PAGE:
For President Biden’s first 100 days, I will be covering this seemingly unworkable dynamic: a sclerotic Senate that caters to more conservative Democrats like Joe Manchin and Kyrsten Sinema, an increasingly populist, left-wing House caucus and a president whose campaign relied heavily on the notion that he could get things done.
It is important that we unite against the conspiracy theories permeating American society. Even if government institutions are unable to build a consensus to condemn elected officials’ roles in spreading blatant, violence-provoking misinformation, we must set standards of accountability within our own communities.
Proponents of standardized tests tout them as the fairest way to measure merit, serving as an impartial assessment of how hard students work. But, in reality, standardized tests are epicenters for cruel optimism and self-fulfilling prophecies.
Some professors and the university assure us that they value our mental health, yet demonstrate the opposite when they set the impossible expectation for us to complete a similar amount of work as in a previous, pre-pandemic semester.
While the continuation of EP/F into the spring is an important step forward, it is also vital that professors respond to feedback from the fall semester and adjust their schedules and syllabi for this semester.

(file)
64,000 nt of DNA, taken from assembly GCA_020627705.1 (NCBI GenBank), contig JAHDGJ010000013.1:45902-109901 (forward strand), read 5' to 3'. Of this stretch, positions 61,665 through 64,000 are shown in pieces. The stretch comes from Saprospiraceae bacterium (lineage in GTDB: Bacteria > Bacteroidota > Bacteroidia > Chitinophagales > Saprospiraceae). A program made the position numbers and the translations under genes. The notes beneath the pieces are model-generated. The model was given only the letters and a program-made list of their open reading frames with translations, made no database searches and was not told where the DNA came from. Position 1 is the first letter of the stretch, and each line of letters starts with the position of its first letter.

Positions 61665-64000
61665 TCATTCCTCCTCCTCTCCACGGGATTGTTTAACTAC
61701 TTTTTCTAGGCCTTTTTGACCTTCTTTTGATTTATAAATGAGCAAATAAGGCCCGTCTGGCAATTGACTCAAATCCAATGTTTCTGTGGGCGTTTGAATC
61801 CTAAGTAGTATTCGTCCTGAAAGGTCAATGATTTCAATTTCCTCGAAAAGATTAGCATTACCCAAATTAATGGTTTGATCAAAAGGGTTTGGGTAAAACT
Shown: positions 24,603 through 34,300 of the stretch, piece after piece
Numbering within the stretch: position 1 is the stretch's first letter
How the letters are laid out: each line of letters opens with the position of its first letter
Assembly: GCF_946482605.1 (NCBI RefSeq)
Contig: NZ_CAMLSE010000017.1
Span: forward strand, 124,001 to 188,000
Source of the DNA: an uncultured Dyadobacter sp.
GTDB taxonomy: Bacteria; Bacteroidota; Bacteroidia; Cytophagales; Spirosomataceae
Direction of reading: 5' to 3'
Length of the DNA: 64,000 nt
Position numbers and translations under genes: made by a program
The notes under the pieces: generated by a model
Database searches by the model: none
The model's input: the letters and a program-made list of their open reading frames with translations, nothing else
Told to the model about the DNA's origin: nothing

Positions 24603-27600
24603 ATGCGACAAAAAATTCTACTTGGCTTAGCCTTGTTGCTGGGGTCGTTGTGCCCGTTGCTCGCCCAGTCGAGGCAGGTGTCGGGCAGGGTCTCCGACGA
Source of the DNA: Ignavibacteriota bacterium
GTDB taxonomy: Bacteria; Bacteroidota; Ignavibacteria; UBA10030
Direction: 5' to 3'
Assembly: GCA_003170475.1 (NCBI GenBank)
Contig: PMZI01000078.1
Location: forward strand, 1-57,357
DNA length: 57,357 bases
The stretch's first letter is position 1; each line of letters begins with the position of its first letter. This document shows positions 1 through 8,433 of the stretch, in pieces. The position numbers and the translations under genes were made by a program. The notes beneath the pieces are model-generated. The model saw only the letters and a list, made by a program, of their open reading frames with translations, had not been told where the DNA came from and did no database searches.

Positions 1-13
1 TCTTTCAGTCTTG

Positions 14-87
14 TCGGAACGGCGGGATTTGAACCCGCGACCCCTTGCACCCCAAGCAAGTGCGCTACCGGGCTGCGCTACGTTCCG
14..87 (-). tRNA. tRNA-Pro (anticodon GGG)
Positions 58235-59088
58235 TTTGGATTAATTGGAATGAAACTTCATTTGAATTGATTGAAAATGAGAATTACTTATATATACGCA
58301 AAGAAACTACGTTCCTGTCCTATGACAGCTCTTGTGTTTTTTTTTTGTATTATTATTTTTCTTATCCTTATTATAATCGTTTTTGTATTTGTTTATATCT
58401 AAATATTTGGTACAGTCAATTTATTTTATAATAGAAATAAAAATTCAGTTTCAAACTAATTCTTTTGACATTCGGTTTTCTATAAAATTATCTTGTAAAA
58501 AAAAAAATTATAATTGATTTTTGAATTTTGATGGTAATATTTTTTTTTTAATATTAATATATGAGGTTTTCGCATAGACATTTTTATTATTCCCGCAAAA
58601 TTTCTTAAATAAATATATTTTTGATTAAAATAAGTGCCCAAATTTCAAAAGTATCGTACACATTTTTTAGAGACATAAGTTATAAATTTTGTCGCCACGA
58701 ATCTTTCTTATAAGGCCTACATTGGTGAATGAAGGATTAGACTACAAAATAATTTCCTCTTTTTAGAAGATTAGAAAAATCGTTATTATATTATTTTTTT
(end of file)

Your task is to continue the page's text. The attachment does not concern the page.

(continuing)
You have an individual responsibility and a collective one. Choosing to follow the COVID-19 protocols will help keep you safe. Choosing to follow the COVID-19 protocols will also help keep others safe and increase the odds that everyone can complete the spring semester in person.
It is especially concerning that Robinhood, whose mission states that they seek to “make investing friendly, approachable, and understandable for newcomers and experts alike," isn’t supporting its primary clientele.
Jordan wrote that the majority of the Tufts community will fall into the third phase of vaccine distribution, which includes higher education workers and the general public. This phase is likely to begin in April.
It is a terrible thing for anyone to experience housing insecurity at any time, for any reason. But allowing evictions to continue in the midst of a pandemic is a particularly egregious failure.